The Tamil movie Jai Bhim portrayed the discrimination experienced by the Irula community, the second largest of the 36 tribal communities in Tamil Nadu. They are traditional healers, snake and rat catchers, but now primarily migrate to different places to work in brick kilns, rice mills, etc. Like many Adivasi groups in India, the Irulas also continue to suffer the stigma of criminality due to the Habitual Offenders Act, 1952, which replaced the colonial Criminal Tribes Act, 1871. This law is a “crude colonial construct”, which should be repealed at the earliest. The movie exposed the police atrocities, the insensitivity of Government officials and the struggles faced by the community.
The film generated a lot of discussion on the violence and negligence that the Irulas face, but not on the structural issues with governance and the negation of tribal communities’ concerns. For instance, a study by Jocelyn I. Lee and Steven A. Wolf in 2018 on the rate of the formal distribution of rights claims under the Scheduled Tribes and Other Traditional Forest Dwellers (Recognition of Forest Rights) Act, 2006, commonly known as the Forest Rights Act, found that no title rights were issued in Tamil Nadu because of a ban on the issuance of titles by the High Court till early 2016. The ban was stayed only after the intervention of the Supreme Court.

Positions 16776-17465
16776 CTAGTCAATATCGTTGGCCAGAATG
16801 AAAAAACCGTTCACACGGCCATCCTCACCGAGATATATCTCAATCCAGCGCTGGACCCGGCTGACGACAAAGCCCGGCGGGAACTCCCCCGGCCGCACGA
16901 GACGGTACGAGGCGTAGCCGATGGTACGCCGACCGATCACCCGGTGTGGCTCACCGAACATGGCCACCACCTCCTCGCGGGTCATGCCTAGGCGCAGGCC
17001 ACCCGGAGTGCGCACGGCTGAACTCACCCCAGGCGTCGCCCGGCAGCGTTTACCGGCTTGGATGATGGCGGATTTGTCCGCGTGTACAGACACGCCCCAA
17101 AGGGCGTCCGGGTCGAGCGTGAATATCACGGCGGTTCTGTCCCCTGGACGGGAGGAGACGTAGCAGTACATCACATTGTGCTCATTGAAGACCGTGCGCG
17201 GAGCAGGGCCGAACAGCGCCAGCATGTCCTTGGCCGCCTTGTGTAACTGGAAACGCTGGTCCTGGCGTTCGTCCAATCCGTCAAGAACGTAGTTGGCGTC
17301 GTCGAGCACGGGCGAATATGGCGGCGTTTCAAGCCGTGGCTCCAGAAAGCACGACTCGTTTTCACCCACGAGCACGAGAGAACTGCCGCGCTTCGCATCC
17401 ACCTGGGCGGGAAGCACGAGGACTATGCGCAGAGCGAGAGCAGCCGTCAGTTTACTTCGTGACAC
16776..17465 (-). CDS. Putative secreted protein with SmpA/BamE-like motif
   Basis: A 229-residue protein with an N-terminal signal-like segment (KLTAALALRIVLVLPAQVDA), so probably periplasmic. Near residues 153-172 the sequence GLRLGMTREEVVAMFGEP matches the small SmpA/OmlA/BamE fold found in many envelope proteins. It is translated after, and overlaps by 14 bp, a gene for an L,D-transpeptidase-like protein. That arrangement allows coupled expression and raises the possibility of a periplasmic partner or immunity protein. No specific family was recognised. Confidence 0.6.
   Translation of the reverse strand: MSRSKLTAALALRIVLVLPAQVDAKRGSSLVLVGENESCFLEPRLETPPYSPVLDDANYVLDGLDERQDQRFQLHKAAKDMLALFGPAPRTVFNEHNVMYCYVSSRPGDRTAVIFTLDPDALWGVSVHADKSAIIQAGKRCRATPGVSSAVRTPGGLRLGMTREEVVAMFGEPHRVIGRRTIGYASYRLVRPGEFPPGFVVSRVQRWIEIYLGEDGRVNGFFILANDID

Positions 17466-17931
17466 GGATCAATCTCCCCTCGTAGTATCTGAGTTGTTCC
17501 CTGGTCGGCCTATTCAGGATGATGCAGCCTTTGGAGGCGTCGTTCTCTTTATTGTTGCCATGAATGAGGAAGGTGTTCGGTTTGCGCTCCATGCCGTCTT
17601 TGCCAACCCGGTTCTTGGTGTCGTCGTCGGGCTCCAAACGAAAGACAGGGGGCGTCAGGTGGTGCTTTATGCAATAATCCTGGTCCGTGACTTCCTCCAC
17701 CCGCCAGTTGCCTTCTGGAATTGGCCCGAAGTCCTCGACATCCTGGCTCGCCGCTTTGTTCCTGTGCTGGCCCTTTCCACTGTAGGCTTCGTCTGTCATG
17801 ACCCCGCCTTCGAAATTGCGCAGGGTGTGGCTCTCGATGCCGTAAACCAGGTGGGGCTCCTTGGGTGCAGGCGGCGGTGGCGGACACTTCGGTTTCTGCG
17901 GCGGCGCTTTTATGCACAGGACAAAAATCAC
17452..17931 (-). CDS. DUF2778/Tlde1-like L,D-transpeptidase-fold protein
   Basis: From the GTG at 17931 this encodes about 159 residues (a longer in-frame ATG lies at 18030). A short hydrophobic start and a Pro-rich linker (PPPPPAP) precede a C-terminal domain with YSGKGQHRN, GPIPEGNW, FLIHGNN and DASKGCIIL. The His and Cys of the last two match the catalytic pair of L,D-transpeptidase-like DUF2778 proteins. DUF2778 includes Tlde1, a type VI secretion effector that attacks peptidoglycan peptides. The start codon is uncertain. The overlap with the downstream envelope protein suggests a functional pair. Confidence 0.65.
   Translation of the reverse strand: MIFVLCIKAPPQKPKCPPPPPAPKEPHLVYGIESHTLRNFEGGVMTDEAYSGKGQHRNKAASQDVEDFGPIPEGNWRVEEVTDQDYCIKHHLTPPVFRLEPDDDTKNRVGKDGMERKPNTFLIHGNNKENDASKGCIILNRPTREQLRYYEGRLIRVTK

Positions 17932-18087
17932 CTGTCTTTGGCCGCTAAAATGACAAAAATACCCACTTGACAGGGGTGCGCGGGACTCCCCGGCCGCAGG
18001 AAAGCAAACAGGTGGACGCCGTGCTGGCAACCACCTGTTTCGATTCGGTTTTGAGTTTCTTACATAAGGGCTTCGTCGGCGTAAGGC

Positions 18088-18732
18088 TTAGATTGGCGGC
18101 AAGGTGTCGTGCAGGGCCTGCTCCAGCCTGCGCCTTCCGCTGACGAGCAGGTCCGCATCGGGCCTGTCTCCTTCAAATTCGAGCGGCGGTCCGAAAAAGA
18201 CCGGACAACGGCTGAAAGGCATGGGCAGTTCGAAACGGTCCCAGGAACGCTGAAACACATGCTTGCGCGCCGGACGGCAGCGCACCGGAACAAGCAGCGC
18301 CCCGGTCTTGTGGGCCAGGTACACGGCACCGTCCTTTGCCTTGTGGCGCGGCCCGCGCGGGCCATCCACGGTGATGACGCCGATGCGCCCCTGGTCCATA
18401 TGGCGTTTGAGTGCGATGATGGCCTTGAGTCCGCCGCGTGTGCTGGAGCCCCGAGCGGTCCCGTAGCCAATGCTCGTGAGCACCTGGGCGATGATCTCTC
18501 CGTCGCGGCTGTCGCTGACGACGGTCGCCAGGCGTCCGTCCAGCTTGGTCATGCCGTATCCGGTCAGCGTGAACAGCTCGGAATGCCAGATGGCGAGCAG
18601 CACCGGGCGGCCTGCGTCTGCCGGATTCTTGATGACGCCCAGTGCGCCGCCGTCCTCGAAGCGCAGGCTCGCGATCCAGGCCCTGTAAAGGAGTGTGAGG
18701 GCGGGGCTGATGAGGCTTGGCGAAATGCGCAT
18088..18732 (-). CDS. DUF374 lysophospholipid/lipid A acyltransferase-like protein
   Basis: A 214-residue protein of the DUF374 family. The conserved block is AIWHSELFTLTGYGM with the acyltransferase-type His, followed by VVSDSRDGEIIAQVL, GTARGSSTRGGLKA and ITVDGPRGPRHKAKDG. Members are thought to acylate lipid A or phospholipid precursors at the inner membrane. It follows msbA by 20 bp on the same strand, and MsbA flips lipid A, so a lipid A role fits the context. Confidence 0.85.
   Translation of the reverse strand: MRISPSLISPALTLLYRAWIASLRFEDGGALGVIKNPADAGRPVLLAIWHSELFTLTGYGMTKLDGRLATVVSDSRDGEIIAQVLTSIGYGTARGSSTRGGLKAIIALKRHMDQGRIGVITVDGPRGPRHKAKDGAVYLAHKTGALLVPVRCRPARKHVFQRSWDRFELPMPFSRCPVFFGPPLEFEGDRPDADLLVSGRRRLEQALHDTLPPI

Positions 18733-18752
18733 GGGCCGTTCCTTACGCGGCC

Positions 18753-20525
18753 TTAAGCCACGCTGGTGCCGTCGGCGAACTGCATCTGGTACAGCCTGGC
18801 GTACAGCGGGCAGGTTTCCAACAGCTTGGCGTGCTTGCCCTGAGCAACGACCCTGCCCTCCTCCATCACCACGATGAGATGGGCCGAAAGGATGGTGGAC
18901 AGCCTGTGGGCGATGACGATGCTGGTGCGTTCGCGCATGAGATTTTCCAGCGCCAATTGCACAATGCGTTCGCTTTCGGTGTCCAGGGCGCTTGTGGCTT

The “development-induced displacement” trajectory adopted by the country has often been at the expense of the Scheduled Tribes (STs), either by way of exclusion or forced “inclusion” in a “mainstream” that is completely alien to their “world view” through what the Xaxa Committee in 2014 had called the “ashramisation” of the tribal. Displacement due to the encroachment and appropriation of land inhabited by STs, which are generally rich in forest and mineral resources, has been further intensified in the post-liberalisation period due to corporate interests.
Hence, the makers of the Constitution, even while underlining the importance of sharing the values of modernity with the STs, who have a great deal of heterogeneity among themselves, had been careful enough to provide a certain degree of autonomy to them to have a say in their development pursuit. Nation states have realised that certain elements in the tribal “world view”, with respect to ecology, language, democracy, equality, property rights, etc., hold important lessons for human progress and sustainable development. Accordingly, the Fifth and Sixth Schedules, which are governed by Articles 244 (1) and (2) of the Constitution, provides certain rights to tribes in the northeast and across India.